To account for the high cost of living, ladies in the new townships were now forced to work to make life bearable. The number of Indian women working in factories, especially in the garment industry, grew dramatically during the 1960s. While in 1951 only 1518 Indian women were employed in industry, by 1970 this grew to 13 530. Their wages were vital to survival in the new townships, where the demands of rent, electricity and the vast amount of modern consumer goods put pressure on the family’s income.
By the 1980’s some Indian women were able break that cycle of poverty that trapped our ancestry for more than 100 years. In addition to providing for amenities and better living conditions, by far their finest hour was seen through the access of tertiary education they gifted to their children. Most of these women were most resourceful by creating a system of lotteries to pay for costs that would not normally be covered instantly. In some instances, these lotteries were collected for paying most university graduates registration fees. My Mother-in-law who worked for Twin Clothing in Umgeni Rd was able to provide for my wife’s registration fees through the generosity of other factory workers in making sure that she collects her lump sum lottery in February that year. Fortunately my wife’s school results were much better than mine, so she secured a bursary from the Textile & Garment workers union that paid for her studies at my beloved UDW. I am eternally grateful for that bursary as I met my wife at university. In this journey of our life, a set of fortunate events, together with the hard work of factory workers conspired to change our future.


Over time, and by the mid-1990s, our country threw open the doors of international trade by acceding to the World Trade Organisation. We were lauded for lowering trade barriers. Perversely, this action also marked the start of the steep decline, if not the death, of industries such as the clothing, textile and footwear sectors that our parents had so tirelessly worked in. The chilly wind of globalization was only then beginning to show its teeth.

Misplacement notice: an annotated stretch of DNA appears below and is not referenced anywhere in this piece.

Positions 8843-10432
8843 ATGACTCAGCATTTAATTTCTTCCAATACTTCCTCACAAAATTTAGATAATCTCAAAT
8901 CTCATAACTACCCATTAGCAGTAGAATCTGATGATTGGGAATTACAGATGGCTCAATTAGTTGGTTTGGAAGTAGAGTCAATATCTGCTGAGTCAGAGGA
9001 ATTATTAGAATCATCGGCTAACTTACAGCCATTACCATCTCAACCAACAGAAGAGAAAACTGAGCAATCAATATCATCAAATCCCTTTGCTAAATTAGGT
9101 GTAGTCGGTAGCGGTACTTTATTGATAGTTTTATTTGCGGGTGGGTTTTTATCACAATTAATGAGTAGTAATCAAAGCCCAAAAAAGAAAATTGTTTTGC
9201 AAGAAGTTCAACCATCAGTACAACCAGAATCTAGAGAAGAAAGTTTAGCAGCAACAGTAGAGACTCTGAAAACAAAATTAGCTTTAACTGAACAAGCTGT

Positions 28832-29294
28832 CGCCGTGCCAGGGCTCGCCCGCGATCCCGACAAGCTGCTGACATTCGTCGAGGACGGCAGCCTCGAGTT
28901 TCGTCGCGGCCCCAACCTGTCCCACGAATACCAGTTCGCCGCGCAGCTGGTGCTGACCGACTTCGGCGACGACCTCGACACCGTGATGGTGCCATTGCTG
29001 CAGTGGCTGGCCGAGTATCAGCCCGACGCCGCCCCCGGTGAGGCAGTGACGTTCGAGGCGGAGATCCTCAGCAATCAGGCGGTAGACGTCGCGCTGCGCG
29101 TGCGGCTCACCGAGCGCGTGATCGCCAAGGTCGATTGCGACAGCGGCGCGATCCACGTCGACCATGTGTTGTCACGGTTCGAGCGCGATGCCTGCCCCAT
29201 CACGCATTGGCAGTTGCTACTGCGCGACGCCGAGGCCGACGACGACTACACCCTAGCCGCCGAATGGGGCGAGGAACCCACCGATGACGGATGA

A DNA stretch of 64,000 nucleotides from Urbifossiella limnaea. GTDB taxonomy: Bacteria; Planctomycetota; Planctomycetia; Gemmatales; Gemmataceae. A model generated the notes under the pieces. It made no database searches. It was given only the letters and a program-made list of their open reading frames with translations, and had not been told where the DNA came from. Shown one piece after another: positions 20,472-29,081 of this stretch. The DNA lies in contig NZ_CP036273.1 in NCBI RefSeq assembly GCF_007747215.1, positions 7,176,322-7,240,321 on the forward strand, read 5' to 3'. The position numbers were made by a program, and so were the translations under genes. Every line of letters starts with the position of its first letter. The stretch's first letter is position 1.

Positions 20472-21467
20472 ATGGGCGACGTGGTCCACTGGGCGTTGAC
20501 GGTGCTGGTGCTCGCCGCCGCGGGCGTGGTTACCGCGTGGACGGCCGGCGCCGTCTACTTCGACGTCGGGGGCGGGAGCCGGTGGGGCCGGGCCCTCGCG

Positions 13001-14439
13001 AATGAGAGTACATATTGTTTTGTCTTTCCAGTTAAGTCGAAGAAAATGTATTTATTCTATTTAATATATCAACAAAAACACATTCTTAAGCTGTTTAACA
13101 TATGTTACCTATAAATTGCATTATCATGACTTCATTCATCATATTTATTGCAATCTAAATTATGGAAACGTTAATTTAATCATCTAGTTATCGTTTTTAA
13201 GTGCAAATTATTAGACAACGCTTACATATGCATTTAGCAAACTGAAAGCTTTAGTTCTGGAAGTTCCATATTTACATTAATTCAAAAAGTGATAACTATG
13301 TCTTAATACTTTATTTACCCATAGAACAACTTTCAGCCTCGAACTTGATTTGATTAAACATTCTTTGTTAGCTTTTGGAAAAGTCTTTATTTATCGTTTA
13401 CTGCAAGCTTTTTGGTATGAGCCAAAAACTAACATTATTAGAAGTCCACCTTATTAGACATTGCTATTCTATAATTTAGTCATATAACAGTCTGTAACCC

Saftu’s general secretary Zwelinzima Vavi once wrote, “Optimism is an important ingredient to a strategy to eliminate poverty and unemployment. But it isn’t a strategy. We need to overcome a few hurdles. Key among these is tackling the education crisis that sees dropout rates, in the poverty-stricken areas of our country such as Manenberg, as high as 80 percent. We need to align training to suit the needs of the workplace; and the government needs to strengthen the enforcement of trade laws if we are to rescue our manufacturing sector.” Added to this, I do hope we could also enjoy our sardines on a much regular basis…
Ironically the attempt to destabilize the lives of our ancestry to move them to places like Chatsworth, Phoenix and other areas provided measured success for the colonialist and apartheid administration. Success in breaking the poverty cycle that plagued our ancestry was overcome in some quarters. Life’s journey for the children of the working class residents post the 1960’s changed significantly. These children have since moved on, now living a bourgeois existence in suburbs that stock ciabatta and rye bread. Perhaps as we unpack the true dawn of ‘Thuma Mina’, we ought to take heed of Vavi’s advice and draw on the spirit of our factory working parents to rebuild this great country of ours. Hopefully this approach too could also change the life’s journey of so many people that are stuck in the tenements of many townships across South Africa as well as those from my beloved ancestral village!

 


Written By Selvan Naidoo
1860 Heritage Centre.